I’d love a guest post on which ads/promos you have found effective, whenever you have the time to spare 🙂
I will throw one together and get back with you. I am about to do all my end of the year stuff, so I’ll have all the facts soon.
Smashing, I’m looking forward to that! 🙂
Reblogged this on chrismcmullen and commented:
Even if this isn’t an issue for you, it’s worth checking out these numbers. 🙂
Great points. 🙂 For novels, it’s a no-brainer. But I do find some illustrated children’s authors and educational authors, for example, who don’t find this such as easy choice. Partly it’s the formatting hurdle, but then there are also parents who favor print books for their kids (and even children’s authors who strongly prefer print). My educational print books overall far outsell my Kindle books, and some aren’t practical for Kindle (e.g. many of my workbooks). Yet I still sell a significant number of Kindle books per month, even if it does pale in comparison to print. So it seems to be worth doing.
An excellent point, Chris! I’ve recently come across this very question, with Runaway Smile (my children’s book) . So far, I’ve sold more hard copies than ebooks, no doubt because of the different genre.
I prefer my fiction in ebook format, and my picture books/illustrated books and non-fiction in print.
I think many people do. In fact, I’ve sold more hard copies of Runaway Smile (my children’s book) than ebooks so far!
Who knew? This sure is interesting. I believe it’s necessary to offer electronic as well as print copies. Electronic is immediate and lots more readers are receptive to this media. Great post.
I agree, it’s best to accommodate both kinds of readers. The real question is which one to prefer if you have limited resources and must choose only one.
That IS a hard choice since money is limited to most.
Οι άνθρωποι αγαπάνε το φόβο αλλά μισούν τα τέρατα
Ha ha. That’s because monsters are creepy-looking.
That was a note I sent myself, to use in another book! I had no idea it’d end up here – I jotted it down on my cell and sent it to myself (or so I thought). The fact that not only did it end up here, but you went through the trouble to translate it astounds me!!! 😀
Ha ha. Curiosity is an awful thing and I’m female… 😮
An encouraging, informative article. A beginner, writing self-help nature and dream books, how does a 99cent price affect sales? Love your title, Runaway Smile.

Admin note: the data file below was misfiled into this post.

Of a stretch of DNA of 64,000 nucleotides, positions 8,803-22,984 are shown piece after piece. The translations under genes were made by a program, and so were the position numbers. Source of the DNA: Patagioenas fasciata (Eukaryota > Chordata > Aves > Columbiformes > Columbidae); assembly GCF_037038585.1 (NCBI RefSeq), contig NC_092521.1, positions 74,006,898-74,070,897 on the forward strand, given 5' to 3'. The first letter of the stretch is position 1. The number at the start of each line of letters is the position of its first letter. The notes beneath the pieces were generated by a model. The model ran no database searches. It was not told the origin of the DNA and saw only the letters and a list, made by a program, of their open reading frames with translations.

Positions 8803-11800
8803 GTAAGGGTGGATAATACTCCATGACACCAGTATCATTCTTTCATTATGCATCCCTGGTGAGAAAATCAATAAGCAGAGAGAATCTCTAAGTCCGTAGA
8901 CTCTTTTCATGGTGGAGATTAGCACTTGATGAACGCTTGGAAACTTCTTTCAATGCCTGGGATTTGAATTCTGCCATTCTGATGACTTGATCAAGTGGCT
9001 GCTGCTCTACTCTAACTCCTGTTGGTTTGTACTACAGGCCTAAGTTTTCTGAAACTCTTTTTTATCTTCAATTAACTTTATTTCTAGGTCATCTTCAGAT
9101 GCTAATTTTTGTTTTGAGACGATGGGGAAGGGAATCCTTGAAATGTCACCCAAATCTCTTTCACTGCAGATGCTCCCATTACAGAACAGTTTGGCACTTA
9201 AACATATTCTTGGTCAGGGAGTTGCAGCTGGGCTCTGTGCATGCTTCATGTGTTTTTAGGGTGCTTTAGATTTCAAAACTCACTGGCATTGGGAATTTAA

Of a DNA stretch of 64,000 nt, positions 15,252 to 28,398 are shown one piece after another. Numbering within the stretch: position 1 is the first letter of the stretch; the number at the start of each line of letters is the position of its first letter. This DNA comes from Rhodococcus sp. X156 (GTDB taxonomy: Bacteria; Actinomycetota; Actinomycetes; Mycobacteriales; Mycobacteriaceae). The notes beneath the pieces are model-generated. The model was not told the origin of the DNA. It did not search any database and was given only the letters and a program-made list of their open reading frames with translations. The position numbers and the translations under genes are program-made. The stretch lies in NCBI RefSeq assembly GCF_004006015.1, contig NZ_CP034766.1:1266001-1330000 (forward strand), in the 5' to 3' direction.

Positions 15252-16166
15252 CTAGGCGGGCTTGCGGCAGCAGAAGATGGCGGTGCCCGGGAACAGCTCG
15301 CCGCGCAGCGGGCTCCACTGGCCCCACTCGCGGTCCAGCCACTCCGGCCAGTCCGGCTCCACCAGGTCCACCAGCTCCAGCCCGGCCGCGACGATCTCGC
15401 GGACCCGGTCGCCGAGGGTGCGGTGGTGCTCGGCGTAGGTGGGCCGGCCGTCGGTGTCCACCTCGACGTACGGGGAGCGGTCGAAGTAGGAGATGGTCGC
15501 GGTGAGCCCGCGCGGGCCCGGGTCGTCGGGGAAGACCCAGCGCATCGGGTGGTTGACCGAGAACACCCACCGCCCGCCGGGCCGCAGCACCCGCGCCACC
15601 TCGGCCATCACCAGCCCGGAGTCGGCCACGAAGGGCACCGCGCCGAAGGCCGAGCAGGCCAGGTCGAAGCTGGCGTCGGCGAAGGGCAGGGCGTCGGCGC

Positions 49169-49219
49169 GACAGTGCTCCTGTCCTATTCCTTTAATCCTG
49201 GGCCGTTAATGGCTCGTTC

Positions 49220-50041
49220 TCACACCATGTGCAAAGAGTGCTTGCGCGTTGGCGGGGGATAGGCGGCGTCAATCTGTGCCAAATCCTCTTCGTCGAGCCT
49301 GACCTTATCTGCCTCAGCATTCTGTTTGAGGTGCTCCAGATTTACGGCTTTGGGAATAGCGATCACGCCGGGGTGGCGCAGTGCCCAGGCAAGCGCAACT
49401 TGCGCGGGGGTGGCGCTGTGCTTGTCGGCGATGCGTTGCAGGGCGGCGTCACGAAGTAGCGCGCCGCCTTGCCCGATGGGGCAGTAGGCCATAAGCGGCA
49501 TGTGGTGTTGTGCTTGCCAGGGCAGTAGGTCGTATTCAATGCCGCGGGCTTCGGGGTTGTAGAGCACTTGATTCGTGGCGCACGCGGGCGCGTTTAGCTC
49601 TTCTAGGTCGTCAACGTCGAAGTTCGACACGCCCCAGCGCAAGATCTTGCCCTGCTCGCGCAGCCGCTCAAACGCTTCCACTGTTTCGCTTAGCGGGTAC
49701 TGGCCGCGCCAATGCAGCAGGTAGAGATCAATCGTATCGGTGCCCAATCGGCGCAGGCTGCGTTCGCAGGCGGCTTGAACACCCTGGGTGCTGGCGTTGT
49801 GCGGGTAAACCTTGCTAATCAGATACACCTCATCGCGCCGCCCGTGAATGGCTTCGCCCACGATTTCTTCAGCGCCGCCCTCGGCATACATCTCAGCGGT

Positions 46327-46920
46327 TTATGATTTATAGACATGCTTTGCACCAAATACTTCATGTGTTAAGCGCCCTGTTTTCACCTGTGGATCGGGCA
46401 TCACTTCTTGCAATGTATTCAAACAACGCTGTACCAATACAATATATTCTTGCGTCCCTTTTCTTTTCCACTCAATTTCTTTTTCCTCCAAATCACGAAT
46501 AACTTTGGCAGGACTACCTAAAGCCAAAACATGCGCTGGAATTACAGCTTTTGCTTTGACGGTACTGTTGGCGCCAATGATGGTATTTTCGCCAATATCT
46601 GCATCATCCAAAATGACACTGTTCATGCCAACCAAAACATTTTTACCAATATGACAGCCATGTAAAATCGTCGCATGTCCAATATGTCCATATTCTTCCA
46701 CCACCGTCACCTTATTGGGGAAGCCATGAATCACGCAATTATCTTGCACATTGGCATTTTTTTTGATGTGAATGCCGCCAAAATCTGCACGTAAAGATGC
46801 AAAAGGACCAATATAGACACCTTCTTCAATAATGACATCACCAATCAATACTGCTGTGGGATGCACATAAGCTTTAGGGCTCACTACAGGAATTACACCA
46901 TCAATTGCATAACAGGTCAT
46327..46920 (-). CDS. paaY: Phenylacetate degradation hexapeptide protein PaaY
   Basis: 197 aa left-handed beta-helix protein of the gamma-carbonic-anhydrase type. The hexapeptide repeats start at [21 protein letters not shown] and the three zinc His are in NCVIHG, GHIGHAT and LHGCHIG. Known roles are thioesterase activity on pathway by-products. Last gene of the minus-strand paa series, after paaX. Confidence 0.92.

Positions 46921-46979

Thanks and welcome! 🙂
I have heard claims that 99c is the new free. According to this argument, people are tired of substandard books given away, so will prefer to pay a little something to ensure quality. In my own experience, free is still the best way to give away a lot of books, but it’s nowhere as effective as it used to be.
The simple truth, however, is that it really depends. There’s no silver bullet (at least not that I have discovered), and what works for one may not work for another, depending on the genre, platform etc.
Great information, Nicholas, thanks! I found the genre chart especially revealing.
I do still run into readers who claim eBooks are a fad or authors who refuse to use the format. Not as many as I used to, but the mentality is still out there.
Lol – amazing! 😀
Let’s be honest. We live in a world where there are still those who believe the Earth is flat, the sun goes around Earth, politicians are all honest, and someone other Queen sang the original Bohemian Rhapsody. In comparison, the eBook question seems rather expected. 😉
I know, it’s amazing. Some kind souls even accept my claim to be a successful author 😉
Same here. Maybe I should get a coffee mug in case somebody doubts the claim.
That’s a great idea! Who can doubt a mug’s wisdom??
Only thing more powerful is a poster with a cat. But we don’t want to go too far.
Reblogged this on Princess of the Light: Shining the Light For All and commented:
Valuable information for all authors! 🙂
Thank you for all the great information on e-books. The funny thing for me is that my book didn’t start to fly off the shelf until I made it available in both e-book and paperback. Isn’t that interesting? A majority of my sales are in e-book format. 🙂 I can always count on you for the rundown.
Thank you! 🙂
Yes, that is interesting – and unusual for your genre!
Most interesting post! I shall be interested to hear how your children’s book fares.